Now a student at the Auckland Teachers' Training College, Ruia lives in Maketu, Bay of Plenty, and is a member of the Arawa tribe. Her graceful, effective style can be traced directly to her Maori lineage. She has an inborn sense of rhythm and a fluid swing controlled by the supple muscles so typical of the Maori.
In many ways, Ruia demonstrates on a tennis court the same case and relaxation that were characteristic of another great Maori sports star, Mrs Moana Pomare (nee Manley), the former national junior backstroke swimming champion and record-holder.
Ruia is only young, but she has at least 11 years of tennis behind her. She first became intrigued with the game when she was eight and played in her first national junior championship when she was 13. This was at Auckland in 1950 and she reappeared each year in the junior division until she became a senior (19 and over) this season.
Two years ago, Ruia was eligible for the newly-created under 17 class but turned down certain title prospects to play in the under 19 grade and thus gained more experience. Last year, she won the national under 19 title, beating Miss Sonia Cox, of Otago, in the final. The previous year, in 1954, she was a semi-finalist in the national senior championships—having beaten Miss Cox in an earlier round. In the national tournament, she was eliminated by the eventual champion, Miss Judy Burke (now Mrs Tinnock).
At the national championships in Christchurch this season she waded through a tough field to make the final. She appeared certain to make history and become the first Maori New Zealand champion as her opponent was her oft-defeated rival. Miss Cox. But Miss Cox played her finest tennis and won a thrilling match, 6–3, 3–6, 7–5.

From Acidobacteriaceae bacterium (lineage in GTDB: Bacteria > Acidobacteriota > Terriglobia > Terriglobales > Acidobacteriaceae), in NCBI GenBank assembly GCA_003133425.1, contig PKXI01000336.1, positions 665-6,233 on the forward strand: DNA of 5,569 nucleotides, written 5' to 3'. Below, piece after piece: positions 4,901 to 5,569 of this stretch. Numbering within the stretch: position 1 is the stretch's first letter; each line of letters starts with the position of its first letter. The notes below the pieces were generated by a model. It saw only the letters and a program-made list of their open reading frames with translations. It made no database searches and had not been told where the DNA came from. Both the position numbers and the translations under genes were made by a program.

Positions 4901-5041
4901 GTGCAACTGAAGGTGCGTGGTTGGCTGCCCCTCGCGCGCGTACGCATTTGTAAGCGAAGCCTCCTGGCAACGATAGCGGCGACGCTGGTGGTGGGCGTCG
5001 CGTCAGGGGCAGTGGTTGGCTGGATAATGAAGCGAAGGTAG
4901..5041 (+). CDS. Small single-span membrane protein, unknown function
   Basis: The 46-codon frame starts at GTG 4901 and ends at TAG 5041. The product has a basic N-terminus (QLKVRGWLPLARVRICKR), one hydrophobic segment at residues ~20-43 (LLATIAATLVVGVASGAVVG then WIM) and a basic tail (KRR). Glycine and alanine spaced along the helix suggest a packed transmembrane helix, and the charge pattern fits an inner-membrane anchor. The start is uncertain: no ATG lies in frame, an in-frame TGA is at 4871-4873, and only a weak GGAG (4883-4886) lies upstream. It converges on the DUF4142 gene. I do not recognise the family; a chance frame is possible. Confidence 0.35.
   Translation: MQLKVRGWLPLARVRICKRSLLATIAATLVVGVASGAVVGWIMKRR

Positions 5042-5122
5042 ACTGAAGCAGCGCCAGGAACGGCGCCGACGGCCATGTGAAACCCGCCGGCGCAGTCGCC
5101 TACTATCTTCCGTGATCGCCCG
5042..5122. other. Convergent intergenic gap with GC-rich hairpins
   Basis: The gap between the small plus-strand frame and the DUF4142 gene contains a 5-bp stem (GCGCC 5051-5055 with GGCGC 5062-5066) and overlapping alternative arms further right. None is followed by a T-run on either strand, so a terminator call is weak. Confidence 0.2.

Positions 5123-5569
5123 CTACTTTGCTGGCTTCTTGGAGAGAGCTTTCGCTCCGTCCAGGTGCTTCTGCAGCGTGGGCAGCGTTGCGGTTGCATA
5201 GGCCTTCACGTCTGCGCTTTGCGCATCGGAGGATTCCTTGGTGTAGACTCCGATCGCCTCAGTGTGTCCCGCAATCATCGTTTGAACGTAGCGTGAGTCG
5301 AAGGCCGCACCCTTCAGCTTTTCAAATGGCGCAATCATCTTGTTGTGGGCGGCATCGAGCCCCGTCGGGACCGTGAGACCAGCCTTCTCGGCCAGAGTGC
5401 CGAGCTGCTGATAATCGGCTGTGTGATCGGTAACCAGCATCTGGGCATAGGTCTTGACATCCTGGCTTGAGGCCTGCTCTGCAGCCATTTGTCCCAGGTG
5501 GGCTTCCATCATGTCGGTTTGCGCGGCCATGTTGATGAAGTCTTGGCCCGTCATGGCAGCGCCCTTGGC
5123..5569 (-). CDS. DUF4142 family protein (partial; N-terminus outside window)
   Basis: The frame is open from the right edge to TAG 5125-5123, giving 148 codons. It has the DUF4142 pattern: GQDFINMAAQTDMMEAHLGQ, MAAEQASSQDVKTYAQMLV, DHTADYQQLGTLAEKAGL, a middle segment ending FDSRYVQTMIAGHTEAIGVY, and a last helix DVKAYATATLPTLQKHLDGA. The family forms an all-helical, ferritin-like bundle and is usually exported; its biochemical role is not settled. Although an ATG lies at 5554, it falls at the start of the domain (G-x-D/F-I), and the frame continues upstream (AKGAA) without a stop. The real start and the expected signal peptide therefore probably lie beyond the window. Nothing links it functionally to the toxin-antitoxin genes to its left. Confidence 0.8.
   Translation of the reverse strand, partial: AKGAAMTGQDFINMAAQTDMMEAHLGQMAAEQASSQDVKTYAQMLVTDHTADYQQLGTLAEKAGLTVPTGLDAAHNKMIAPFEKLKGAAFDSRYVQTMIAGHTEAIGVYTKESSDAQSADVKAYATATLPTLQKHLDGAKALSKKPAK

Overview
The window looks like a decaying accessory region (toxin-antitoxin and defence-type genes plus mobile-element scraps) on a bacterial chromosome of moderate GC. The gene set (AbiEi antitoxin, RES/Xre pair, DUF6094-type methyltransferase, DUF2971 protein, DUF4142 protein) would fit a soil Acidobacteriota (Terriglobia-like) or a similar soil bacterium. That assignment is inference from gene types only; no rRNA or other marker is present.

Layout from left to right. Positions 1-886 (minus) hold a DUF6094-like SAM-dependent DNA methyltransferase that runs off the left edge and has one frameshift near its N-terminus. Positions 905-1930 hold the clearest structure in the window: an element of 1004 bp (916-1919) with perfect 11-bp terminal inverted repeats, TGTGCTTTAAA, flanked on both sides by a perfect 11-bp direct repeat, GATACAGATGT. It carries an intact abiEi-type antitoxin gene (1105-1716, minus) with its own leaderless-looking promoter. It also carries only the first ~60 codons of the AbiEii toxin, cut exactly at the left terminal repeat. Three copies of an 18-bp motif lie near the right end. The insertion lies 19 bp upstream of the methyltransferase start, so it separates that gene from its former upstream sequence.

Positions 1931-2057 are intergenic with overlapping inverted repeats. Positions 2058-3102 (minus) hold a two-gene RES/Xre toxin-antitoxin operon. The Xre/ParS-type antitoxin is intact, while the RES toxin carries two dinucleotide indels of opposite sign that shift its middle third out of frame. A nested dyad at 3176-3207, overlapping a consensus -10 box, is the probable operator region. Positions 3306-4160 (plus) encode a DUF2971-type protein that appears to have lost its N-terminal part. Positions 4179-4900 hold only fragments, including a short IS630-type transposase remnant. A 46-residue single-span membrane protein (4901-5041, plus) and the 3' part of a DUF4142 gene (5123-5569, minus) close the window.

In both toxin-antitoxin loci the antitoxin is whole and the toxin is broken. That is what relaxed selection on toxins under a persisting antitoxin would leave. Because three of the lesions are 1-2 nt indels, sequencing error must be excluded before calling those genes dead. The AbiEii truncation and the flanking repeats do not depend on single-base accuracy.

Two weeks later, Ruia became Auckland champion after some notable matches. The nervousness she showed in the national final was submerged under a real tide of confidence and this was demonstrated most forcefully when she met the New Zealand representative, Miss Elaine
Becroft, in the semi-finals. She won 6–4, 1–6, 6–4, but was down 1–4 in the last set. It was a remarkable recovery under such tense circumstances.
In the final, Ruia met the English international, Miss Rosemary Bulleid, who had conquered Miss Cox in the other semi-final. The English girl was constantly troubled by Ruia's pace and outed dozens of her opponent's shots which zipped off the court like bullets. The score was 6–4, 6–3.
This winter, Ruia will be playing basketball—she was an Auckland senior representative last year while still at Queen Victoria College—but she really can't wait for next tennis season. She is not entirely devoted to sport and is extremely fond of music, particularly operatic pieces. She also likes modern music and can play a ukelele, “but I'm not very flash at it!”
And how long will Ruia keep playing tennis? “All my life,” she says quickly. “All my life!”
Three Maori people received New Year honours from the Queen. They are Mr Pateriki Hura, a chief of Ngati Tuwharetoa, who was awarded the O.B.E.; Mrs Lucy Atareti Jacob, of Levin; and Flight-Lieutenant Albert L. Tauwhare, formerly of Masterton, both of whom have been awarded the M.B.E. (Member of the British Empire). Flight-Lieutenant Tauwhare received his award in Britain where he is now a member of the Royal Air Force.